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strengthens us with might in the inner man. The testimony of all the saints of old, the experience of all living, confirm the sure declarations of the sacred word itself, that it is good for us to wait upon God, that if we draw nigh unto him, he will draw nigh unto us, and that in the use of appointed means and ordinances, he will come unto us and bless us.

Thus confirmed in his purpose and assured of the presence and protection of God, Jacob with his family at length arrived safe in the land of Egypt, and by Joseph's direction proceeded into Goshen, a part of the country the most suitable for their occupation as shepherds. Thither Joseph hastened to meet his father, and a most affectionate and affecting meeting it was: "he fell on his father's neck, and wept on his neck a good while." And Israel spake the words which I have already quoted, and said, "Now let me die, since I have seen thy face,

because thou art

yet alive." Thus happy in each other were the father and the son after so long an absence and under such painful circumstances.

But measures must be taken for their establishment and safety. Therefore Joseph went and told Pharaoh of the arrival of his family in Goshen. He also instructed some of them to speak of themselves in such a manner as might induce the king to allow them to settle there. This they did, and the desired permission was freely given them. them. And then a circumstance followed which led to the question and answer in our text. Joseph brought his father to Pharaoh, and set him before him. And Jacob blessed Pharaoh. This was suitable to his age and character, and a proof of his gratitude and good will. It is what every aged man of God may do even to his superior in rank if his inferior in years, and was kindly received by this powerful king. Struck with his venerable appearance and the piety of his words and manner, Pharaoh enquired into his age, and the question called forth that remarkable answer which I have read to you, "The days of the years of my pilgrimage are an hundred and thirty years: few and evil have the days of the years of my life been, and have

not attained unto the days of the years of the life of my fathers in the days of their pilgrimage."

This answer of the patriarch is not more remarkable than it is useful, and it may present us with very important instruction. Let us therefore now, in the second place, endeavour to consider the various particulars of it.

1. He speaks of his life, first, as a pilgrimage. Is not this the very view in which we should regard our own lives? This world is not our rest; here we have no continuing city; we cannot take up our fixed abode in it, and say here will I dwell, and I will journey no further. No: whether we will or no, we are passing on, we are on our way to another country, and we cannot alter this our condition. What then is our wisdom? That we sit loose to all the things of earth, and set our hearts upon that other country which is to determine all our toil and travel here. No pilgrim to the holy land ever burned with such desire to reach the place to which his Vows were bent, as we should desire to reach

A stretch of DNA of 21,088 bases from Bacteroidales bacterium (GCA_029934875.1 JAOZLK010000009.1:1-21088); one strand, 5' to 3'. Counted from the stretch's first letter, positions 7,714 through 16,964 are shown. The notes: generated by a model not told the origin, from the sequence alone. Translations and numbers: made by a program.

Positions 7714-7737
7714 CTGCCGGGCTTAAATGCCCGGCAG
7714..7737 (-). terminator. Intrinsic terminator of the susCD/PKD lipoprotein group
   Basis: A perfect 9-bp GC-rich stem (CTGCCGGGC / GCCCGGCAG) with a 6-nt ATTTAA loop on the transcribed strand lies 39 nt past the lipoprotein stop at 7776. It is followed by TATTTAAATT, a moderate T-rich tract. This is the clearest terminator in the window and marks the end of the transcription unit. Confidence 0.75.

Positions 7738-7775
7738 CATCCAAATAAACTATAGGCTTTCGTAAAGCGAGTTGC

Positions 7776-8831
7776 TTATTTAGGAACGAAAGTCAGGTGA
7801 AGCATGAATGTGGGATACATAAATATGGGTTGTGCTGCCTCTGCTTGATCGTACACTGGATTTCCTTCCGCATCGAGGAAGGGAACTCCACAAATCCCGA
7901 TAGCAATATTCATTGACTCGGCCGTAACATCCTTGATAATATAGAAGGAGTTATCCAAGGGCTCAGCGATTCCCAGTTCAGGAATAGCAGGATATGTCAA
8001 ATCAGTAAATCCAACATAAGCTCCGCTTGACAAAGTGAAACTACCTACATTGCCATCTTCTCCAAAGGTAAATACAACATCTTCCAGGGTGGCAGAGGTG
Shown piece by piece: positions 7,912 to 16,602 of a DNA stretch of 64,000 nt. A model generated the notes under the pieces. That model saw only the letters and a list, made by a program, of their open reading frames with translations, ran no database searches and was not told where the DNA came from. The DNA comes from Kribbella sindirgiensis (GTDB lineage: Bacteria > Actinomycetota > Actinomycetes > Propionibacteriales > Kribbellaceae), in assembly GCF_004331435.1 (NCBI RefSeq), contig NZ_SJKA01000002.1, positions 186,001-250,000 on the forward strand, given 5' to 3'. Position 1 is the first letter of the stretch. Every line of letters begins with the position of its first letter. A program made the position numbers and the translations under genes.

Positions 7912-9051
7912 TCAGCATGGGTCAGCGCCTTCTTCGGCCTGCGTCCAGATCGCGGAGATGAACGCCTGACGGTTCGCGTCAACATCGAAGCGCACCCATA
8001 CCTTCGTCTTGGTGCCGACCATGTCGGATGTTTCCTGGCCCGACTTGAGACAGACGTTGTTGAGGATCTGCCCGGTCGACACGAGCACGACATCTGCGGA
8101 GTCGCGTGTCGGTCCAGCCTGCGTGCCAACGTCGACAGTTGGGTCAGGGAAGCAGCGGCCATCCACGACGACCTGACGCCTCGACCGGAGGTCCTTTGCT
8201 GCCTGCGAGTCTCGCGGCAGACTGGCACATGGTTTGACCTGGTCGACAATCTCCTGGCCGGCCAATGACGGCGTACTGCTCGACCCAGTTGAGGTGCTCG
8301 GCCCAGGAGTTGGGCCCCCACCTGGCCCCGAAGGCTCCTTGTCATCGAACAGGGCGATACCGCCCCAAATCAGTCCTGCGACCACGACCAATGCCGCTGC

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city which hath foundations, whose builder and maker is God." The holy scriptures themselves tell us that such is the genuine effect of this view of human life upon those who entertain it, and that they who confess" that they are strangers and pilgrims on the earth" thereby "declare plainly that they seek a country," and not such a one as this, but "they desire a better country, that is, a heavenly, wherefore God is not ashamed to be called their God, for he hath prepared for them a city." Brethren, there is a resting place, a termination of our way, which may well excite our most ardent longings to attain it. It is not the land to which, in days of superstitious zeal, so many pilgrimages were made, it is not the land where our Saviour was born, where he died, and whence he ascended unto heaven: but it is that very heaven itself to which he went, and where he now lives and reigns. Thither our pilgrimage should tend; and the posture of our minds should be that of men who have their loins girded, and their shoes on their feet, and their staff in their hand: and

we should be patiently and perseveringly, zealously and ardently, pursuing our way to it. Who, with an object before him that interests his heart, or a place that contains all that is dear, stops longer on his way than to take needful rest and refreshment to enable him to proceed? Oh! that we could catch a pilgrim's spirit, a pilgrim's hope, and set our affections on things above, and not on things of the earth. Oh that we too could look upon ourselves as strangers and pilgrims here, and be wholly occupied in "journeying to the place of which God hath said that he will give it to us," a place where our home is, where our treasures are, where rest awaits us, where the presence of God shall be seen, and the glory of Christ participated.

2. The patriarch speaks next of his life as made up of days. The days of the years of his pilgrimage is an expression repeated by him again and again. Our years are made up of days, and in the retrospect of life they appear but as such. But those days themselves are made up of moments, and each one as it flits away makes the number

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